A caravan is a group of people traveling together, often on a trade expedition. Caravans were used mainly in desert areas and throughout the Silk Road
The Silk Road or Silk Route refers to a historical network of interlinking trade routes across the Afro-Eurasian landmass that connected East, South, and Western Asia with the Mediterranean and European world, as well as parts of North and East Africa...
, where traveling in groups aided in defence against bandits as well as helped to improve economies of scale
Economies of scale
Economies of scale, in microeconomics, refers to the cost advantages that an enterprise obtains due to expansion. There are factors that cause a producer’s average cost per unit to fall as the scale of output is increased. "Economies of scale" is a long run concept and refers to reductions in unit...
In historical times, caravans connecting East Asia
East Asia or Eastern Asia is a subregion of Asia that can be defined in either geographical or cultural terms...
Europe is, by convention, one of the world's seven continents. Comprising the westernmost peninsula of Eurasia, Europe is generally 'divided' from Asia to its east by the watershed divides of the Ural and Caucasus Mountains, the Ural River, the Caspian and Black Seas, and the waterways connecting...
often carried luxurious and lucrative goods, such as silks or jewelry. Caravans could therefore require considerable investment and were a lucrative target for bandits. The profits from a successfully undertaken journey could be enormous, comparable to the later European spice trade
Civilizations of Asia were involved in spice trade from the ancient times, and the Greco-Roman world soon followed by trading along the Incense route and the Roman-India routes...
. The luxurious goods brought by caravans attracted many rulers along important trade routes to construct caravanserai
A caravanserai, or khan, also known as caravansary, caravansera, or caravansara in English was a roadside inn where travelers could rest and recover from the day's journey...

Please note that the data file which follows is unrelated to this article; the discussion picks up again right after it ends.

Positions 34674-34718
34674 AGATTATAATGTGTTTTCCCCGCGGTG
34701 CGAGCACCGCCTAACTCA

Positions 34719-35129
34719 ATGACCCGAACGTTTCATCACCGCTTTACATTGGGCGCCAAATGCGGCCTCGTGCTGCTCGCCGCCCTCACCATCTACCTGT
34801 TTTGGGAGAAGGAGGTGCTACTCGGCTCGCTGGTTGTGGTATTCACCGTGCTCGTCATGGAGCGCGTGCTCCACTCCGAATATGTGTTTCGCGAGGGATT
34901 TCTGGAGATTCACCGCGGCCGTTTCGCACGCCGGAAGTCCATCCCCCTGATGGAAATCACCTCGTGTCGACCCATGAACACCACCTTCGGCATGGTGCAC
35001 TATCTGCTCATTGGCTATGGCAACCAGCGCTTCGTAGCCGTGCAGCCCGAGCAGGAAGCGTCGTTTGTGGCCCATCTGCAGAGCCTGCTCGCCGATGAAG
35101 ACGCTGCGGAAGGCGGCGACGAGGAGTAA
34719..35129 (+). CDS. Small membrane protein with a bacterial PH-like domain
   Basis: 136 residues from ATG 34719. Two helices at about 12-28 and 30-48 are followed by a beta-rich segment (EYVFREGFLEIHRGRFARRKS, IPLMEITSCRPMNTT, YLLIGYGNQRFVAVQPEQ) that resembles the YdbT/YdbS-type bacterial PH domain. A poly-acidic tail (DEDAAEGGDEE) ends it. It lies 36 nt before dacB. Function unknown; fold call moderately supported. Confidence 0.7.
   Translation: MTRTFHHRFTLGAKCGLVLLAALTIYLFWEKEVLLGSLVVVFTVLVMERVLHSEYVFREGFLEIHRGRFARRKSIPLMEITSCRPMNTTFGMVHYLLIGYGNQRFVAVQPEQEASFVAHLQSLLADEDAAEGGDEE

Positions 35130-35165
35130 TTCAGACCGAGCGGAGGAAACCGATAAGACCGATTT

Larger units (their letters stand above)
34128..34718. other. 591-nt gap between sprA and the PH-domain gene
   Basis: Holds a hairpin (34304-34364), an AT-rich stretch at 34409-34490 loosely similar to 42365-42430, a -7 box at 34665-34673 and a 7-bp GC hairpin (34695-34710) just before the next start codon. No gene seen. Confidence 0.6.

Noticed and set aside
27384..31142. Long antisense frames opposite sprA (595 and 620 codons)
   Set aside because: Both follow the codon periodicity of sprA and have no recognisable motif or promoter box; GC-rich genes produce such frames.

s, places where caravans could refresh their animals and supplies can be replenished. However, the volume a caravan could transport was limited even by Classical or Medieval standards. For example, a caravan of 500 camels could only transport as much as a third or half of the goods carried by a regular Byzantine
Byzantine usually refers to the Roman Empire during the Middle Ages.Byzantine may also refer to:* A citizen of the Byzantine Empire, or native Greek during the Middle Ages...
merchant sailing ship.
Present-day caravans in less-developed areas of the world often still transport important goods through badly passable areas, such as seeds required for agriculture
Agriculture is the cultivation of animals, plants, fungi and other life forms for food, fiber, and other products used to sustain life. Agriculture was the key implement in the rise of sedentary human civilization, whereby farming of domesticated species created food surpluses that nurtured the...
in arid regions. An example are the camel train
A camel train is a series of camels carrying goods or passengers in a group as part of a regular or semi-regular service between two points. Although they rarely travelled faster than the walking speed of a man, camels' ability to handle harsh conditions made camel trains a vital part of...
s traversing the Southern edges of the Sahara Desert.